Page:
Dr. Green said that in near term, the initiative will focus on cancer, focusing support into programs to identify new cancer subtypes and therapeutic targets; test precision therapies (with private sector partners); and expand understanding of therapeutic response. Longer term, the goal is to generate the knowledge base needed to apply precision medicine across the whole range of health and disease by supporting creative approaches for detecting, measuring, and analyzing a wide range of biomedical data; testing these innovations in small pilot studies; and evaluating the most promising approaches in greater numbers of people over longer periods. In addition, with its emphasis on participant engagement and transparency, PMI will change the research culture to one that is more participant-and partnership-focused and to address diversity and health disparities issues.
Thoughts on Moving Forward in Mental Health Treatments
Henry T. Greely, J.D., Professor of Law and Director of the Stanford Program in Neuroscience and Society, Stanford University
Mr. Greely described how his interest in mental illness and the law intensified earlier this year when an older relative’s relentless depression eventually led to suicidal ideation and commitment to an inpatient facility. Despite treatment, the patient continued to deteriorate, and electroconvulsive therapy (ECT) was sought, which resulted in a vast improvement in the patient’s condition. Mr. Greely outlined some of the barriers to getting ECT in California, which include laws that continue to be unduly restrictive and based on old fears. Regarding the stigma still surrounding ECT, he said that past abuses tend to get the most attention even when circumstances have changed, adding that “dystopias always sell better than utopias.” He also wondered why there is a tendency to believe that it is acceptable to use indirect ways to change the brain but not direct methods, even if proven safe and effective. ECT, for example, is still subject to debate despite its documented 80 percent response rate. He argued that nondrug or device treatments, such as ECT, noninvasive neuromodulation, deep brain stimulation, and focused ultrasound, deserve more attention, particularly with the pharmaceutical industry backing out of mental health and central nervous system research, and a dried up drug delivery pipeline. Mr. Greely also emphasized that a scientific approach is needed to help us understand how these methods work and to persuade insurers to pay for them.
Mr. Greely emphasized that progress will require unrelenting hard work and continuing the focus on mental illness as a physical illness—“a disease of a physical organ”—and he remarked that there is strength in solidarity and in the willingness to talk openly about mental illness. He also said that regarding ongoing discussion about these issues in mental health and the law, most of the mental health law academics he knows are looking at the insanity defense and mental health parity, although there is huge interest among judges in neuroscience and the law. Dr. Insel added that the past few years seen greater focus on device developmental than on pharmaceutical development. Mr. Greely agreed and said that consumers read about such devices and can get many of them directly, but he is concerned that inexpensive yet unproven devices are taking the spotlight, with little attention given to ensuring medical safety and effectiveness.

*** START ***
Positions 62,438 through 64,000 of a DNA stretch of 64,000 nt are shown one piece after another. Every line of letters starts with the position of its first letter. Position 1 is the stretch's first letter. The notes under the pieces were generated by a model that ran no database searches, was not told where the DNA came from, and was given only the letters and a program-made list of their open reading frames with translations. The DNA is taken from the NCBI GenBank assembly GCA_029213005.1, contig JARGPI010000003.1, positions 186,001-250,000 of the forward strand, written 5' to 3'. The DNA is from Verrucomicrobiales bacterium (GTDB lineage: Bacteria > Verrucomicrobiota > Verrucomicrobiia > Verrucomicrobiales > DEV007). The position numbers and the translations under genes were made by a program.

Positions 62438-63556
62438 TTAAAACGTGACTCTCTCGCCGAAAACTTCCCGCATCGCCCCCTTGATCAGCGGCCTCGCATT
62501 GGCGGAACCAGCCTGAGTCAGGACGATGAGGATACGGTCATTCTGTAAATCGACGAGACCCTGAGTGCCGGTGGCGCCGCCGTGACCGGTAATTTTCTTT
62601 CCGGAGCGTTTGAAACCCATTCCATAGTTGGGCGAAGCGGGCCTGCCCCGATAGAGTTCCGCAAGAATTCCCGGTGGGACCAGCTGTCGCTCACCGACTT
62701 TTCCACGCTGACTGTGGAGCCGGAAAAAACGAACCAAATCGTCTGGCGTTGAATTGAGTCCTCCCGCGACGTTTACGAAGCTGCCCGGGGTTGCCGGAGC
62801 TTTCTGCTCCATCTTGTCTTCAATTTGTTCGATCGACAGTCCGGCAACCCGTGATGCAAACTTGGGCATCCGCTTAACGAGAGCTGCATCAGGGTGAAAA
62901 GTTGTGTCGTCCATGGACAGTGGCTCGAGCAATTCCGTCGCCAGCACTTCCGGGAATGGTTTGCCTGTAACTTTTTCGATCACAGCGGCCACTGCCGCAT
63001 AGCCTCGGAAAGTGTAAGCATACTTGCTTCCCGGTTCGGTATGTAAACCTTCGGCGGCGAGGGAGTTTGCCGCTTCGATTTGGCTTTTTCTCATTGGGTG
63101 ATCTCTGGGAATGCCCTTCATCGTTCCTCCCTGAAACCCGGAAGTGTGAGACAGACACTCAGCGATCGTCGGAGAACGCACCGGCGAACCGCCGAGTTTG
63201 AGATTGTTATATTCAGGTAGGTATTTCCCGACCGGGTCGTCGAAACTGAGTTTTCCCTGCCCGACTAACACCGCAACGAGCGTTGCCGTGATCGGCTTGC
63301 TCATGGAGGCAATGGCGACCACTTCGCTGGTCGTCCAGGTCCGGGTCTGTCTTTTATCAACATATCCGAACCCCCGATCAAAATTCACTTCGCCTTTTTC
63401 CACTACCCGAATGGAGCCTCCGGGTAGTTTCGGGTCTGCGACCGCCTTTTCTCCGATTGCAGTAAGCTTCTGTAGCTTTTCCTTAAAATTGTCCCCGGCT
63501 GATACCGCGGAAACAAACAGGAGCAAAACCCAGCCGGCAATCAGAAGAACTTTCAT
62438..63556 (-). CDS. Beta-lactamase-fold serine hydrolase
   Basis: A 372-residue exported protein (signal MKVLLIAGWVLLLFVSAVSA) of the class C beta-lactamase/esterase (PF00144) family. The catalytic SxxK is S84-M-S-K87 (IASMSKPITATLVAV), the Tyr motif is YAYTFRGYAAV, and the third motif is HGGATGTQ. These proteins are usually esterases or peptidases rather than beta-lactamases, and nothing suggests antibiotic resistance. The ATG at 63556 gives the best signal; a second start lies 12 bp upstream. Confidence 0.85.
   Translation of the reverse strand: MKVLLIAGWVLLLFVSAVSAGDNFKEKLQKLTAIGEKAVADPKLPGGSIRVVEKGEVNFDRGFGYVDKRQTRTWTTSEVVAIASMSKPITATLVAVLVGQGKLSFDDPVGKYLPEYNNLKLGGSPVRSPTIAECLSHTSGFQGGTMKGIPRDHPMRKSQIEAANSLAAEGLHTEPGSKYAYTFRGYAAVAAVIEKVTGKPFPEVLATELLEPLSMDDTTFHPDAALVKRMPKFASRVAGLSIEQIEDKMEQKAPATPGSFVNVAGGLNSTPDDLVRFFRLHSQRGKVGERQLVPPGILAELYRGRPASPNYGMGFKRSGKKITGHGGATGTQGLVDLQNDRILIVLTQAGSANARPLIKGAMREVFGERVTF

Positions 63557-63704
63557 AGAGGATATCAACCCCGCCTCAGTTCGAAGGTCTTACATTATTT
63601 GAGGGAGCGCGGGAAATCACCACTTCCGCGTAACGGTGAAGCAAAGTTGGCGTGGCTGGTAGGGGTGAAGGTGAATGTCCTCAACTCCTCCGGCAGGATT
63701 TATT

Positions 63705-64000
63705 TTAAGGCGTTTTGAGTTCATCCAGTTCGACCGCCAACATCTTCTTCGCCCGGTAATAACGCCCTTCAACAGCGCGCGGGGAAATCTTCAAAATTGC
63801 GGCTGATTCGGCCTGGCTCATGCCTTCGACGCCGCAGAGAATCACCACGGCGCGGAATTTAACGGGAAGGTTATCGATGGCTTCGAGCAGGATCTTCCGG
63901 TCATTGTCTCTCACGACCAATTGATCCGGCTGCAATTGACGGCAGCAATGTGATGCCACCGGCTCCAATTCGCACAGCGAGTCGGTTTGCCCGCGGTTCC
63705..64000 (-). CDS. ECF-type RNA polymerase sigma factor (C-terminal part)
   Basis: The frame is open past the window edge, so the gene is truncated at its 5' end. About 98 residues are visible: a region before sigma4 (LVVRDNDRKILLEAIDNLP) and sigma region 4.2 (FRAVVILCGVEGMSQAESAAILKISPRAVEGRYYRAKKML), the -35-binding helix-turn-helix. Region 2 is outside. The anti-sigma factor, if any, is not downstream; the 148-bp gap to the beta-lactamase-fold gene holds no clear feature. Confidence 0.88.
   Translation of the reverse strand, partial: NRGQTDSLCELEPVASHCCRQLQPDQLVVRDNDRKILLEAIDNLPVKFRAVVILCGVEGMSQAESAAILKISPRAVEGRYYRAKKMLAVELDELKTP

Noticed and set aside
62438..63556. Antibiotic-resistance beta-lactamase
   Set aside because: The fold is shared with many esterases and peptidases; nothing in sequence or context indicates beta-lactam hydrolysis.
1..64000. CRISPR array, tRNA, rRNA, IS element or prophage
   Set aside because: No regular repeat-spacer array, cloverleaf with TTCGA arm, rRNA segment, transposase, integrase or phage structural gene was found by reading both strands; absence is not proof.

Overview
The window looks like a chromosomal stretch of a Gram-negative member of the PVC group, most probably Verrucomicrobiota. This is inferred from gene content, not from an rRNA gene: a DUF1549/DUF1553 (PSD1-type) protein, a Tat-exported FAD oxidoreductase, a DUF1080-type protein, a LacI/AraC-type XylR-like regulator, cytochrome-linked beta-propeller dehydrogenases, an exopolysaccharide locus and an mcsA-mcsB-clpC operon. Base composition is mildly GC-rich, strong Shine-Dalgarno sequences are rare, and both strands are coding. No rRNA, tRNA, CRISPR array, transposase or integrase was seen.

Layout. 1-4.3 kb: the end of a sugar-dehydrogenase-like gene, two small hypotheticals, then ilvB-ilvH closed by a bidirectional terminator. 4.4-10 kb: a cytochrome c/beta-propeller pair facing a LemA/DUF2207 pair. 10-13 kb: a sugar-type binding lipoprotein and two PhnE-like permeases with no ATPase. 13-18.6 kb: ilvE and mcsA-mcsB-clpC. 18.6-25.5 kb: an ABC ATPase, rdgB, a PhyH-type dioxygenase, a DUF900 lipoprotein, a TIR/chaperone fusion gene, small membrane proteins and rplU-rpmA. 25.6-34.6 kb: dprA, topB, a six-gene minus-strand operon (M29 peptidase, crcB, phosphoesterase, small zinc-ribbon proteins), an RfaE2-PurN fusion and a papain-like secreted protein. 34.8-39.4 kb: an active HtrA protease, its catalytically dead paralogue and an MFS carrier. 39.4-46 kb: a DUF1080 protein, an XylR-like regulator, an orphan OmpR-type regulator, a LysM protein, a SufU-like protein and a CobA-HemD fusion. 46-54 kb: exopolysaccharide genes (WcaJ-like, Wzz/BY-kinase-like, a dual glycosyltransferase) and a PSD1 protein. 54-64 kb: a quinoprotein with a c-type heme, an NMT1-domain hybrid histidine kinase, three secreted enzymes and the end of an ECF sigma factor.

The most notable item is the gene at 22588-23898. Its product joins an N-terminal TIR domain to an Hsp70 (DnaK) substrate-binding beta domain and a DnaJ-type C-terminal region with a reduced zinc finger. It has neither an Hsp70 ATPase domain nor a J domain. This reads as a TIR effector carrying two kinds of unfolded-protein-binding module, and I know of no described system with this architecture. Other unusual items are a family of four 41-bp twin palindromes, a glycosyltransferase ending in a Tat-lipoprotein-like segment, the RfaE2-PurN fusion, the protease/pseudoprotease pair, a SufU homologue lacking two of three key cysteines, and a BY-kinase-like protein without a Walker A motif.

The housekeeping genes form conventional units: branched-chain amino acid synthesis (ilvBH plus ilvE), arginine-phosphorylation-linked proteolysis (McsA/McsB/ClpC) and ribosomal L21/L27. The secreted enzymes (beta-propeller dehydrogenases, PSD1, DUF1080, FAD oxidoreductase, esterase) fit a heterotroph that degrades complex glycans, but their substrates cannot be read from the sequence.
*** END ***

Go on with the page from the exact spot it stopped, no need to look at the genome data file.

In closing the meeting, Dr. Insel said that a much broader conversation is needed about ways to improve attitudes about mental health and that Alliance members can help move this conversation forward. He also remarked that the day’s discussions have helped illuminate both the suffering and amazing resilience of people with depression and other mental illnesses. Dr. Insel pointed out some of the ways NIMH is trying to change the culture, such as through RAISE, which is demonstrating that “bundled interventions, providing choice to consumers and clients and families so they can get what they want out of a toolkit,” seem to work especially well earlier in the course of schizophrenia. Although the future of PMI is unclear, mainly because of budget issues, planning continues, he said, and it will be critical that the individuals Alliance members represent are included. Finally, the Alliance heard an inspiring presentation about how evidence for efficacy does not necessarily ensure access to treatment and how treatments are often as stigmatized as illnesses. Dr. Insel said that a broad range of negative attitudes must be grappled with and that we need to “think about ways of improving our attitudes, our approaches, public understanding, and really, at the end of the day, public policy as well.” Dr. Insel concluded his remarks by expressing confidence that he is leaving the Institute in excellent hands, with Dr. Bruce Cuthbert as Acting Director, and with the spectacular group of people who make up the leadership team. He said that it has been a great honor to work with the members of the Alliance all of these many years and that there is much to be excited about going forward.
Alliance members thanked Dr. Insel for his service, wished him the best in his new position, and applauded him for his accomplishments and progress while Director of NIMH.
View additional images from the 2015 Alliance for Research Progress Meeting on the NIMH Flickr photo stream at https://www.flickr.com/photos/nimhgov/albums/72157661174387685